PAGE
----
Was your dad a climber? Or your Mom? Or neither?

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micronut

Trad climber
Fresno/Clovis, ca
Topic Author's Original Post - Sep 5, 2013 - 02:12pm PT
Mine wasn't. But my dad taught me how to backpack. My mom how to make a good campfire. Climbing for me started out of a backpacking love of the mountains, that grew into what it is today after seeing some climbers coming down a trail, looking haggard, gear jangling all over their packs. I was smitten.

But now I'm a dad who is showing my children climbing at a young age. The Force is strong with them and my greatest days in the mountains have been on summits with my children.

Was your Dad a climber?
Or your Mom?
Or Neither?

I think it could be a fun thread (with photos if you got em)to hear of old school moms and dads who helped create the climber you are.

Gabriel &#40;10&#41; topping out Cathedral Peak...his first big summit...
Gabriel (10) topping out Cathedral Peak...his first big summit...two weeks ago.
Credit: micronut
karodrinker

Trad climber
San Jose, CA
Sep 5, 2013 - 02:14pm PT
My Dad. He climbed in Yosemite during the early 70s, then became an Arborist. He's had me swinging on ropes my whole life.

Reilly

Mountain climber
The Other Monrovia- CA
Sep 5, 2013 - 02:18pm PT
Are those the only choices?
GhoulweJ

Trad climber
El Dorado Hills, CA
Sep 5, 2013 - 02:18pm PT
Neither.
They think it's stupid.
Gary

Social climber
Desolation Basin, Calif.
Sep 5, 2013 - 02:24pm PT
Neither. Hillbillies don't have to go camping. They were living on the land, they didn't have to go visit it.
chick_on_ice

Trad climber
Sep 5, 2013 - 02:26pm PT
If I was 1/10th the badass my dad is and had half his rockin' style, I'd be at a good place in my life.

Soviet sufferfest 1991-sytle. Far left is my hero with only part of hi...
Soviet sufferfest 1991-sytle. Far left is my hero with only part of his nose left.
Credit: chick_on_ice
1995 With V. Gorelik on Pobeda.
1995 With V. Gorelik on Pobeda.
Credit: chick_on_ice
One stylin' Soviet
One stylin' Soviet
Credit: chick_on_ice
micronut

Trad climber
Fresno/Clovis, ca
Topic Author's Reply - Sep 5, 2013 - 02:31pm PT
Chica on Ice...How cool. Those old dues were so hard. Glad he showed you the high places.
micronut

Trad climber
Fresno/Clovis, ca
Topic Author's Reply - Sep 5, 2013 - 02:32pm PT
Ghoul,

That's probably a common sentiment. I'm sure you're not alone.
WyoRockMan

climber
Flank of the Big Horns
Sep 5, 2013 - 02:32pm PT
My Mom started climbing when she split with my Dad. She was never serious about the climbing, but was really into the hiking/peak bagging.

My mom on some peak.
My mom on some peak.
Credit: WyoRockMan

She did make sure I got a love of the slab and wyde early on though. She has always been supportive of my climbing.

Way better.
Way better.
Credit: WyoRockMan
My first OW. &#40;Hyalite Canyon, MT&#41;
My first OW. (Hyalite Canyon, MT)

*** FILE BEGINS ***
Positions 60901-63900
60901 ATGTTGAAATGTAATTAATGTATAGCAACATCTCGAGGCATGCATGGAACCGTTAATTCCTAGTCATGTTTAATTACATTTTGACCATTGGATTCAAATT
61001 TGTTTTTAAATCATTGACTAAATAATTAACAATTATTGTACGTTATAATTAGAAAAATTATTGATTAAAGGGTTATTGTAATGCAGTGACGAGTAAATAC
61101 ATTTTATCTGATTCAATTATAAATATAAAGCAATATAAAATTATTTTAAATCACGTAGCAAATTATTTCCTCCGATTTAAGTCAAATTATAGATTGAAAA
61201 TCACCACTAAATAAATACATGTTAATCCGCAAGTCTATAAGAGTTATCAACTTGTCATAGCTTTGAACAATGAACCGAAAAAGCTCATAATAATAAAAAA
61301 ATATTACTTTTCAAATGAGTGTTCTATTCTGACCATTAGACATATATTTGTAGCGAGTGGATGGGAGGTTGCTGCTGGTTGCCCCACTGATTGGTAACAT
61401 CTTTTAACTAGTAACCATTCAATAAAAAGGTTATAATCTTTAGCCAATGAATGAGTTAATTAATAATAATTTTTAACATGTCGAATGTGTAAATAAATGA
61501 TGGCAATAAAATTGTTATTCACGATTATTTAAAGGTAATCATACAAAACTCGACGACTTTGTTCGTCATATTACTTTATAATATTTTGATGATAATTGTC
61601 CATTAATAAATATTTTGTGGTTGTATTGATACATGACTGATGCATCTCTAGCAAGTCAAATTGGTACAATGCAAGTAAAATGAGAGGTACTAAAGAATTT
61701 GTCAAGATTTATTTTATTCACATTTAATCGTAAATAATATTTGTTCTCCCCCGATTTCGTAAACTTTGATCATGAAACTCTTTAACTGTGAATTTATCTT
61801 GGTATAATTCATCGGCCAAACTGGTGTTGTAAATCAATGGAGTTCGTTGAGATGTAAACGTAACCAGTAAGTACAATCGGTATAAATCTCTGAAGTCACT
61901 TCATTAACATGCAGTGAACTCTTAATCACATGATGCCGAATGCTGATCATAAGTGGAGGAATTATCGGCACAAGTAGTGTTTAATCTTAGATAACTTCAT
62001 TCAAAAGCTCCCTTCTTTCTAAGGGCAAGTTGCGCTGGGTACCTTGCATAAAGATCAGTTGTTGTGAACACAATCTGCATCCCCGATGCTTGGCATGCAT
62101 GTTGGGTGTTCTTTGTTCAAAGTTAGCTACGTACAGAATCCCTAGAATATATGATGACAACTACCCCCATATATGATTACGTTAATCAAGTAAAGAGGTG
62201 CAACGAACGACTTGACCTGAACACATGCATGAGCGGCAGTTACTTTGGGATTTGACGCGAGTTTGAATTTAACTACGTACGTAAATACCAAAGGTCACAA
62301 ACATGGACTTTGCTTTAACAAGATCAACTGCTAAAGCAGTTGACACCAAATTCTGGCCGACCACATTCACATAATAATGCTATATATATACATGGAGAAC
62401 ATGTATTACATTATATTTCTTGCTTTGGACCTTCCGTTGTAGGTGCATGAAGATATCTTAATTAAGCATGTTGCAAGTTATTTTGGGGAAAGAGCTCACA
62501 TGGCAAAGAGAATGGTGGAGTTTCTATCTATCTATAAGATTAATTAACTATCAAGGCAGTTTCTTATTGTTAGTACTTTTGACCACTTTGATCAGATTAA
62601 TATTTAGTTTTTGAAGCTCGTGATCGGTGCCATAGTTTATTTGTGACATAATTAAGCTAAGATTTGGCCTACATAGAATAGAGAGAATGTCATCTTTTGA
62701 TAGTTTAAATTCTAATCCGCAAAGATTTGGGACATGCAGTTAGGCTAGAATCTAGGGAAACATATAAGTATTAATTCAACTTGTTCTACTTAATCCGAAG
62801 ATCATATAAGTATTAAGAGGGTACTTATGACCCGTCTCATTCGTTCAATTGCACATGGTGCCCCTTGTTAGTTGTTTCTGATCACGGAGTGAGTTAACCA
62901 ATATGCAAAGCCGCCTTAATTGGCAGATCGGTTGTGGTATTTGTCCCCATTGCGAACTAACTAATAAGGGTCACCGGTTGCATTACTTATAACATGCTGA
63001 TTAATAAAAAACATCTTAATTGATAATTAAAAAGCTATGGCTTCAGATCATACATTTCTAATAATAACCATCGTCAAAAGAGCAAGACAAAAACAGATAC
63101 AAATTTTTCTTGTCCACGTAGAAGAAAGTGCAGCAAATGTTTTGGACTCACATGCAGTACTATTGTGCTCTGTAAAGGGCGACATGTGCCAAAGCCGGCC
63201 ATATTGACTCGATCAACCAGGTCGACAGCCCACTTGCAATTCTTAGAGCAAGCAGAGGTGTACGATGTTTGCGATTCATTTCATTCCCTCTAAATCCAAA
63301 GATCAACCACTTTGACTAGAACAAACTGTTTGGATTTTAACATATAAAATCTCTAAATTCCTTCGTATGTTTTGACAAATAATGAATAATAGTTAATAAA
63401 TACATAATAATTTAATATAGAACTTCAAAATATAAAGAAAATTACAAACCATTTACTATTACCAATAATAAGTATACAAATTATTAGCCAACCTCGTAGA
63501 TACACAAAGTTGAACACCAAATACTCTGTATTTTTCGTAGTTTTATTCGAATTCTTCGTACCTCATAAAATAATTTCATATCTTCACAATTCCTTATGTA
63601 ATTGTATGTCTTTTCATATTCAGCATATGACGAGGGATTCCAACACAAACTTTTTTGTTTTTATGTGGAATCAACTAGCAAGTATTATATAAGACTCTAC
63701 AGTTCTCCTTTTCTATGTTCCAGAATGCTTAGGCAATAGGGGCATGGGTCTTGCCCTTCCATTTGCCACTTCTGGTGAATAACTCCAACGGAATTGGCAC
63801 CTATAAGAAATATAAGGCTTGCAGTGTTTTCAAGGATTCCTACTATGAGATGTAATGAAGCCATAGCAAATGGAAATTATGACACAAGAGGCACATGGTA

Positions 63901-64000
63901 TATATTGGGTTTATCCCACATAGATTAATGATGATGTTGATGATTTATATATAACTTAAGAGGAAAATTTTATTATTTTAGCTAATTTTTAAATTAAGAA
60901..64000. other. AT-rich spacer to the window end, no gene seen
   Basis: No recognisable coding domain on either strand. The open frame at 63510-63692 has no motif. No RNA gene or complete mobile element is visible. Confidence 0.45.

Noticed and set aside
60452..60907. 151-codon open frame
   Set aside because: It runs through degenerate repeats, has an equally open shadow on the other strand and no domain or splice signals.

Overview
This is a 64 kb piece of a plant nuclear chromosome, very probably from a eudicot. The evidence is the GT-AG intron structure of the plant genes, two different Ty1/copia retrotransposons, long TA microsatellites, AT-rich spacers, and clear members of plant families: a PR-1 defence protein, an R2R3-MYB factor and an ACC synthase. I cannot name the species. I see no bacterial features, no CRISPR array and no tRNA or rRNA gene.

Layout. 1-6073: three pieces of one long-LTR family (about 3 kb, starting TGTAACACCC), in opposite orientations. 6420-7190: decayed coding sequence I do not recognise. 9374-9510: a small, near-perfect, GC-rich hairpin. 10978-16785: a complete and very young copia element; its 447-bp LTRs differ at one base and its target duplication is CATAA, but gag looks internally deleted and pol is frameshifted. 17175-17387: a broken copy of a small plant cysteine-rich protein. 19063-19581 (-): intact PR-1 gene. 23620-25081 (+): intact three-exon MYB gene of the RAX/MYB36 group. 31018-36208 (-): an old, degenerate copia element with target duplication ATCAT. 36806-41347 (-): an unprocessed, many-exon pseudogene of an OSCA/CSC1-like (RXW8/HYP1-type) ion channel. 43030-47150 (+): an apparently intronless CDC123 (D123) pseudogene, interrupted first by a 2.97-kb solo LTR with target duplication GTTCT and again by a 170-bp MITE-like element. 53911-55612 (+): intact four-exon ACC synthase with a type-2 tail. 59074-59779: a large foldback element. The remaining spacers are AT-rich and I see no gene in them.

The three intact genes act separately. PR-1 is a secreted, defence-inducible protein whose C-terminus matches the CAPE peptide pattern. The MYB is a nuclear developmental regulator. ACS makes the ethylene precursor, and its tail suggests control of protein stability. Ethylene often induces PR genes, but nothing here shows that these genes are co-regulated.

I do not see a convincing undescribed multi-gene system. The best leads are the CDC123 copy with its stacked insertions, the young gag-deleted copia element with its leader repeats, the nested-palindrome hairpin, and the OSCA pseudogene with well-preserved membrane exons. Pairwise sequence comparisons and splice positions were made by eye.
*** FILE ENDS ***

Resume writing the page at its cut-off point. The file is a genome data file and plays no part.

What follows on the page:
Credit: WyoRockMan

My oldest son hates it, but my daughter is just starting to get into it.

Meadow having a ball.
Meadow having a ball.
Credit: WyoRockMan
matty

Trad climber
under the sea
Sep 5, 2013 - 02:38pm PT
Neither ....but I fixed that...


http://www.supertopo.com/tr/Lost-Arrow-Spire-Fun-in-Sun-with-Father-and-Son/t11735n.html



dad on the spire summit
dad on the spire summit
Credit: matty
Dingus Milktoast

Gym climber
And every fool knows, a dog needs a home, and...
Sep 5, 2013 - 02:41pm PT
No. My Pop was not a climber at all. He was a good hunter and a good car camper :-) plus he could run a small farm and pretty much handle most anything mechanical, electrical and construction oriented. He could trouble shoot equipment he was newly familiar with and taught me trouble shooting logic from a young age. I think all of the skills I learned from him as a boy factor into my style of climbing even though they weren't necessarily related to climbing-movement.

I had the run of the woods and a small recreational farm, first in NJ and then in Tenn. Had a horse and open access to firearms, camping gear and canoe. The biggest thing my pop did for the future climber in me was invest faith that I could use these tools without supervision.

"Can I borrow the canoe? Me and Junior want to float Turnbull Creek and camp out somewhere along the way. Mom will pick us up Sunday?"

He let me do that sh#t from the age 13 onward! That is when I became interested enough in technical climbing to invest some of my own - allowance and work money saved up for a goldline rope and some runners. And I was off to the races.

At about age 15 or 16, I was in the garage one night, sorting what little gear I owned. Pop wandered in and wanted to know from what. So I explained a little and he asked me to show him how the rappelling worked. He'd seen me once dulfersitz the chimney on his barn with a polypro rope, so he was a bit dubious.

I showed him knots by tying rope to bench and running it out the door. I showed him the diaper harness by putting it on. He wanted to know materials strengths (a metalurgist by training and welding engineer by practice), etc. which I could easily spout. He marveled at the strength of tubular webbing.